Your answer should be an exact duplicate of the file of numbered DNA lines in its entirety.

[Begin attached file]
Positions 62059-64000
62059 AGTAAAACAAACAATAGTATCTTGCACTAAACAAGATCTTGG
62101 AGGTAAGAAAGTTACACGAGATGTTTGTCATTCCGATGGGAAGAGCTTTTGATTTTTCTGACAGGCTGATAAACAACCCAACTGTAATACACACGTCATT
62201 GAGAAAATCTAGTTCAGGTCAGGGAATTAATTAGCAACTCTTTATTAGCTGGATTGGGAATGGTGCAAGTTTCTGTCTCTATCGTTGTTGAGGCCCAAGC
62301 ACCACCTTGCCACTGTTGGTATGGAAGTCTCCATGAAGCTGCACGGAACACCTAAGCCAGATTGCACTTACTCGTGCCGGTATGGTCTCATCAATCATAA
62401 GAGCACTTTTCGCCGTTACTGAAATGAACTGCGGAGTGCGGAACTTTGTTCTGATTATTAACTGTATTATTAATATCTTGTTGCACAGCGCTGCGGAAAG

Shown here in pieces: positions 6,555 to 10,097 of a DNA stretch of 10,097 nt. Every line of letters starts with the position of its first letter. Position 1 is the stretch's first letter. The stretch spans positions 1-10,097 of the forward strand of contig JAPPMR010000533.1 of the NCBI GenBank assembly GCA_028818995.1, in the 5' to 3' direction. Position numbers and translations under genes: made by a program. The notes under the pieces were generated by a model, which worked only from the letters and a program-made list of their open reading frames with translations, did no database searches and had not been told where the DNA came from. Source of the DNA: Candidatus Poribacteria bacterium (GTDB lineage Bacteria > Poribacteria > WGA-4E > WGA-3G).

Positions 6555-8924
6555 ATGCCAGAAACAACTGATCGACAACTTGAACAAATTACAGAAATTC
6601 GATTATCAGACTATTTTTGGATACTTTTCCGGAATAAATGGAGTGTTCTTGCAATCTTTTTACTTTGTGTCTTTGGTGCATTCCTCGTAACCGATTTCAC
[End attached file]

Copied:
Positions 62059-64000
62059 AGTAAAACAAACAATAGTATCTTGCACTAAACAAGATCTTGG
62101 AGGTAAGAAAGTTACACGAGATGTTTGTCATTCCGATGGGAAGAGCTTTTGATTTTTCTGACAGGCTGATAAACAACCCAACTGTAATACACACGTCATT
62201 GAGAAAATCTAGTTCAGGTCAGGGAATTAATTAGCAACTCTTTATTAGCTGGATTGGGAATGGTGCAAGTTTCTGTCTCTATCGTTGTTGAGGCCCAAGC
62301 ACCACCTTGCCACTGTTGGTATGGAAGTCTCCATGAAGCTGCACGGAACACCTAAGCCAGATTGCACTTACTCGTGCCGGTATGGTCTCATCAATCATAA
62401 GAGCACTTTTCGCCGTTACTGAAATGAACTGCGGAGTGCGGAACTTTGTTCTGATTATTAACTGTATTATTAATATCTTGTTGCACAGCGCTGCGGAAAG

Shown here in pieces: positions 6,555 to 10,097 of a DNA stretch of 10,097 nt. Every line of letters starts with the position of its first letter. Position 1 is the stretch's first letter. The stretch spans positions 1-10,097 of the forward strand of contig JAPPMR010000533.1 of the NCBI GenBank assembly GCA_028818995.1, in the 5' to 3' direction. Position numbers and translations under genes: made by a program. The notes under the pieces were generated by a model, which worked only from the letters and a program-made list of their open reading frames with translations, did no database searches and had not been told where the DNA came from. Source of the DNA: Candidatus Poribacteria bacterium (GTDB lineage Bacteria > Poribacteria > WGA-4E > WGA-3G).

Positions 6555-8924
6555 ATGCCAGAAACAACTGATCGACAACTTGAACAAATTACAGAAATTC
6601 GATTATCAGACTATTTTTGGATACTTTTCCGGAATAAATGGAGTGTTCTTGCAATCTTTTTACTTTGTGTCTTTGGTGCATTCCTCGTAACCGATTTCAC